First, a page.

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S66 Delivering the 100,000 genomes project to establish the functional role of DNA sequence variants in respiratory rare diseases
  1. CL Shovlin1,
  2. DJ Morris-Rosendahl2,
  3. F Copeland3,
  4. A De Soyza4,
  5. C Hogg2,
  6. G Jenkins5,
  7. SJ Marciniak6,
  8. M Lovett1,
  9. MF Moffatt1,
  10. WOC Cookson1,
  11. M Alikian7,
  12. S Hasan2,
  13. R Slade1,
  14. S Xiao1,
  15. F Boardman-Pretty8,
  16. D Brown8,
  17. M Caulfield8,
  18. A Devereau8,
  19. T Fowler8,
  20. E McDonagh8,
  21. R Scott8,
  22. ERA Thomas8,
  23. Genomics England Research Consortium8,
  24. EWFW Alton1
  1. 1Imperial College, London, UK
  2. 2Royal Brompton NHS Foundation Trust, London, UK
  3. 3PCD Family Support Group, Milton Keynes, UK
  4. 4Newcastle University, Newcastle, UK
  5. 5University of Nottingham, Nottingham, UK
  6. 6University of Cambridge, Cambridge, UK
  7. 7Imperial College Healthcare NHS Trust, London, UK
  8. 8Genomics England, London, UK

Abstract

Background and aims Between July 2016 and September 2018, NHS Genomic Medicine Centres (GMCs) recruited families with specified rare diseases to the 100,000 Genomes Project for whole genome sequencing (WGS), and linkage to phenotypic information from NHS Health Records.

Methods Genomics England protocols were followed for disease nominations, data model generation based on human phenotype ontology (HPO) terms,1 and development/review of PanelApp gene panels.2 Genomics England performed all WGS, data alignments, and initial variant tiering. This incorporated appropriate familial segregation patterns for variants in genes known to cause the patient‘s disease (Tier 1: clear loss of function variants, Tier2: other variants), and clear loss of function or de novo variants in other genes (Tier 3). The Respiratory GeCIP (Clinical Interpretation Partnership) was established to analyse full WGS/phenotypic datasets.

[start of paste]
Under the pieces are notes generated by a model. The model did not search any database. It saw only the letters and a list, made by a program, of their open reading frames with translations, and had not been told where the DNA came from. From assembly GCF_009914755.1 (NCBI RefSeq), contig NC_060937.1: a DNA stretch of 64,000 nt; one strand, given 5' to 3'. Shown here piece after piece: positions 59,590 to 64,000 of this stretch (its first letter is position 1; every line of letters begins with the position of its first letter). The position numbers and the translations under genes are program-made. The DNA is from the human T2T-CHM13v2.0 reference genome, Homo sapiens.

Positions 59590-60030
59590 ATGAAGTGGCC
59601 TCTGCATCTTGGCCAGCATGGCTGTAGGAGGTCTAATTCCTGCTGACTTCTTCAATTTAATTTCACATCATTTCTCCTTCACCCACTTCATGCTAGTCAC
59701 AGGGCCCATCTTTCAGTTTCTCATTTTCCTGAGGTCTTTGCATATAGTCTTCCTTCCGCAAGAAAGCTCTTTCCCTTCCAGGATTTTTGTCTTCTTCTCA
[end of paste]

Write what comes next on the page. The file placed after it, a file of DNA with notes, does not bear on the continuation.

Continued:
Results Six respiratory diseases were nominated and passed through 100K pipelines: primary ciliary dyskinesia (PCD), familial pulmonary fibrosis (FPF), aggressive non-CF bronchiectasis, pulmonary arteriovenous malformations (PAVMs), hereditary haemorrhagic telangiectasia (HHT) and familial pneumothorax. National and international networks were established for each, including a focus on patient/public engagement. Patient results were returned to UK GMCs from August 2017. Recruited participants with recessive and dominant diseases each had 0–2 Tier 1 variants, 0–2 Tier 2 variants and up to 536 Tier 3 variants. Genomic diagnoses have been fed back to 57 respiratory families for 15 different genes in PCD, FPF, non-CF bronchiectasis, and PAVMs/HHT, already modifying PanelApp, with validations in two potentially new ciliopathy genes in progress. Full WGS results have been released quarterly to the Research Data Embassy at steadily increasing numbers. HPO term capture identifies further patients; for example, there are data on 269 families recruited with bronchiectasis plus another 27 with relevant HPO terms. Respiratory GeCIP Data Embassy access and Projects were secured through 2018–2019. New analytic resources available through the Data Embassy (particularly LabKey and IVA 2.0) enable >90 Domain members to identify annotated variants through indexed systems. Custom scripts are being used to access variant information from the whole genome.

Conclusions The Respiratory GeCIP has established a collaborative resource for the advancement of NHS Respiratory Genomics.

References

  1. http://human-phenotype-ontology.github.io/

  2. https://bioinfo.extge.co.uk/crowdsourcing/PanelApp

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